Often the reasons discussed around the lack of women in senior creative roles in ad agencies comes back to flexible working.
It was a big part of the discussion in the roundtable discussion AdNews hosted in February ahead of our special print edition The Gender Issue and, is a constant pain point for both employees and employers.
A complex web of factors is at play, and it doesn’t just come down to making women’s hours more flexible. It’s about making flexible working available – and acceptable - for everyone.
One ad land due thinks they have a solution to it. An it’s speed dating (sort of). The CEOs of two job -sharing startups are about to come together to launch Australia’s first job-sharing networking event for art directors.
The theory behind the event is that two heads are better than one, and if the industry can embrace and encourage more job sharing (where to part time employees fill one full time role) everybody wins. It brings more flexibility and more creative minds into the process. Plus, in theory it should make it easier for those women that want to stay in the industry, but also dedicate time to family, to do so.
Job sharing is not easy. It takes an enormous amount of organisation, collaboration and communication to ensure that things don’t fall between he cracks and that one party doesn’t end up carrying a burden. The chemistry needs to be right between those people but the benefits can be endless.
Simone McLaughlin, Jobs Shared CEO and former advertising account director and Rachel Mence, CEO of ShareMyJob, believe the event (and the subsequent job-sharing opportunities it hopes will emerge) will “solve the advertising industry’s gender imbalance and flexibility problems”.
Now that is a big call, but it’s a tangible step to solving what is a big problem. The Melbourne event (details below) will bring together around 20 Melbourne art directors interested in part-time opportunities in the advertising industry.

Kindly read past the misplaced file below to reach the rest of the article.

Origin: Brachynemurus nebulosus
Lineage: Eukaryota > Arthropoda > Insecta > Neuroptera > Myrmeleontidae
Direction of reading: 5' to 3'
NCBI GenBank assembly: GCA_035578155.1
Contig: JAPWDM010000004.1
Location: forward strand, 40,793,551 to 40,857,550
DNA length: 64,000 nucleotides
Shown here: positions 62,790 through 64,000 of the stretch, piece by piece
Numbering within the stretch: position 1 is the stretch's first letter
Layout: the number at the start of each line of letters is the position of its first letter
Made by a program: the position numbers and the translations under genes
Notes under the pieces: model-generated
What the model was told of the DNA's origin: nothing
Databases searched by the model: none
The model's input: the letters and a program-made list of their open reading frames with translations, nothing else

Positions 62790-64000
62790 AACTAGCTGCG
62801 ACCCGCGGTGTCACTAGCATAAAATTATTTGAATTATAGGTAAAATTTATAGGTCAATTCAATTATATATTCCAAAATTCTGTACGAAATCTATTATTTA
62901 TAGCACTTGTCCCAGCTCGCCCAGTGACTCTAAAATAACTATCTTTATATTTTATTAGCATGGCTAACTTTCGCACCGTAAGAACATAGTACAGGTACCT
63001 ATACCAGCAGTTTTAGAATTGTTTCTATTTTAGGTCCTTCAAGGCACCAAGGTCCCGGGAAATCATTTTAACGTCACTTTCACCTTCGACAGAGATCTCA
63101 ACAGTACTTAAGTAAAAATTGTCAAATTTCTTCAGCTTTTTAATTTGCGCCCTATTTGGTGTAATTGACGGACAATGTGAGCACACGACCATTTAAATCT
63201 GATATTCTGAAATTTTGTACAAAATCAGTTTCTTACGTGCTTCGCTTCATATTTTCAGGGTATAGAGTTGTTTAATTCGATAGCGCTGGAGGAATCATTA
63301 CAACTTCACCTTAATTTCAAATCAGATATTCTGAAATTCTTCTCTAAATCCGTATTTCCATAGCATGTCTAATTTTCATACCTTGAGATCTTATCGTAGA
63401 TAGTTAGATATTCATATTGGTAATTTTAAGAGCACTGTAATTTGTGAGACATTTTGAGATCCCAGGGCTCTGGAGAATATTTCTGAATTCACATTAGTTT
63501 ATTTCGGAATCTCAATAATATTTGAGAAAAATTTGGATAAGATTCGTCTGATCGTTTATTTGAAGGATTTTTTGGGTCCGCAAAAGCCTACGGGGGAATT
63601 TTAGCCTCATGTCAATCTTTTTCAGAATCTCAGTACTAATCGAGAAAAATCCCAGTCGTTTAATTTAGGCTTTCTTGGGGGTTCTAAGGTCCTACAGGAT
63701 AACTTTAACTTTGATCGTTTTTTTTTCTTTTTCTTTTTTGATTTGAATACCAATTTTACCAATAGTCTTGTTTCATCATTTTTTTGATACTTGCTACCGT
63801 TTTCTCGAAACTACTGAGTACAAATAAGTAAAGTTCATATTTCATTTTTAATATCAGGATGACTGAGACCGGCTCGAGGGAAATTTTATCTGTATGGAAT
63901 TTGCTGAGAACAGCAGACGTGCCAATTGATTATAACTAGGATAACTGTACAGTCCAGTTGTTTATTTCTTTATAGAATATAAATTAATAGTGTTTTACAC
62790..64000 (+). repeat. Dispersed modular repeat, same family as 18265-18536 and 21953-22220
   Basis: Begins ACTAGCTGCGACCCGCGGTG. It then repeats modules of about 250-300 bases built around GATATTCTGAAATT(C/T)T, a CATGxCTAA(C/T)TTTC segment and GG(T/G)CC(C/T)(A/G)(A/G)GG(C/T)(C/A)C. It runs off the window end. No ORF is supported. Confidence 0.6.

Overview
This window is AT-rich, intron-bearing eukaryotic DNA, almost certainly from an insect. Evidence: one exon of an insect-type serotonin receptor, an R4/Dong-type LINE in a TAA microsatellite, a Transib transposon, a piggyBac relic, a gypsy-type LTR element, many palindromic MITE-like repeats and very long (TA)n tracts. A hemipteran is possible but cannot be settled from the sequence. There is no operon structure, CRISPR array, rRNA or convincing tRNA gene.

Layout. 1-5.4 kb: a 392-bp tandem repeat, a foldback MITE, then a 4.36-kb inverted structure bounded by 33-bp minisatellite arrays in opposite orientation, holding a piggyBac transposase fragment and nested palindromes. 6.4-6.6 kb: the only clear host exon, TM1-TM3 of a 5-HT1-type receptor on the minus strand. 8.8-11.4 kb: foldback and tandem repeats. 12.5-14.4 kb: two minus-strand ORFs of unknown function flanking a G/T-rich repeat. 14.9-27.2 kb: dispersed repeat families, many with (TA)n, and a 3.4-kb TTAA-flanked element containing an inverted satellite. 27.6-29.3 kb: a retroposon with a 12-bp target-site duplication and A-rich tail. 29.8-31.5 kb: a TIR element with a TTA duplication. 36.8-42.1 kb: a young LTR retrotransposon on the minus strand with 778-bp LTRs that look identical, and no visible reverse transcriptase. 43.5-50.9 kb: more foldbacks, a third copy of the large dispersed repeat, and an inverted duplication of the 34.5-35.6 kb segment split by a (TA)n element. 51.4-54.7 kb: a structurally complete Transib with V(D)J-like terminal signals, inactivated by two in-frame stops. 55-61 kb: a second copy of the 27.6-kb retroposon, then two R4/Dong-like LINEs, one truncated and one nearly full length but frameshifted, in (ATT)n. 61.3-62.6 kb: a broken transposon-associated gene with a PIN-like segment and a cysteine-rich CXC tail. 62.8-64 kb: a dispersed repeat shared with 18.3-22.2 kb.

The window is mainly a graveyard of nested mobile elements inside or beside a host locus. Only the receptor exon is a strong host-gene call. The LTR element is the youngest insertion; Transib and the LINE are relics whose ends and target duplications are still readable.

“Job sharing seems like a natural fit for advertising, yet is rarely used as a way to offer staff flexibility,” the pair say.
The venture aims to provide information on how to make it work, and then offers a speed dating-style networking session so that the creatives can meet potential job-share partners and then go beyond “the first date”.
“Creativity is not gendered and neither should be the opportunity to work within Advertising … Diversity is important in any profession, but especially in an industry built on creativity, influencing what we believe and how we behave in relation to the services we use and products we consume,” they add citing a stat that claims 43% of female creatives who have left agencies do so to find a better work like balance.
“Unfortunately advertising has failed to adapt to changing workplace behaviour and its lack of flexible work practices has started to impact its ability to retain staff, especially its top female talent, and is now showing signs of struggling to attract top graduates into the industry,” they say.
“Part time positions simply do not exist in ad agencies, in part, due to increasingly tight deadlines; but by not providing the flexibility required to accommodate those who do more than just work, the industry will struggle to attract and retain not just women, but the best millennial talent, who’ll seek opportunities for creativity elsewhere.”
With technology, and always-on connectivity, working away from the office shouldn’t be a problem. The technology is there to allow us to work remotely and be more fluid in our working pattern, but it doesn’t seem to pan out that way in agencies.
Much of the discussion at the AdNews Gender Diversity roundtable earlier this year was around the culture and attitude towards flexible working – rather than the capability to actually make it happen. Jules Hall, CEO of The Hallway, explained that it has made a flexible/part time creative role work by simply being very clear with clients what the circumstances are, demonstrating that it can be done with an open dialogue and making sure everyone knows where they stand.
Deadlines and client demands can make it difficult to see how part time positions could work, but effort has to be made to make it a reality not a pipe dream. Often, the only thing that holds back progress in this kind of thing is the assumption it won’t work. It might be difficult, and it takes commitment from both staff and management to make it work but the stark reality is that if more flexibility doesn’t emerge, the industry will lose a lot of good people – male and female.
So if job-sharing can bring more creative minds, less burnout, more productivity and dedication from staff, and tackle the drop out of senior women - it can’t hurt.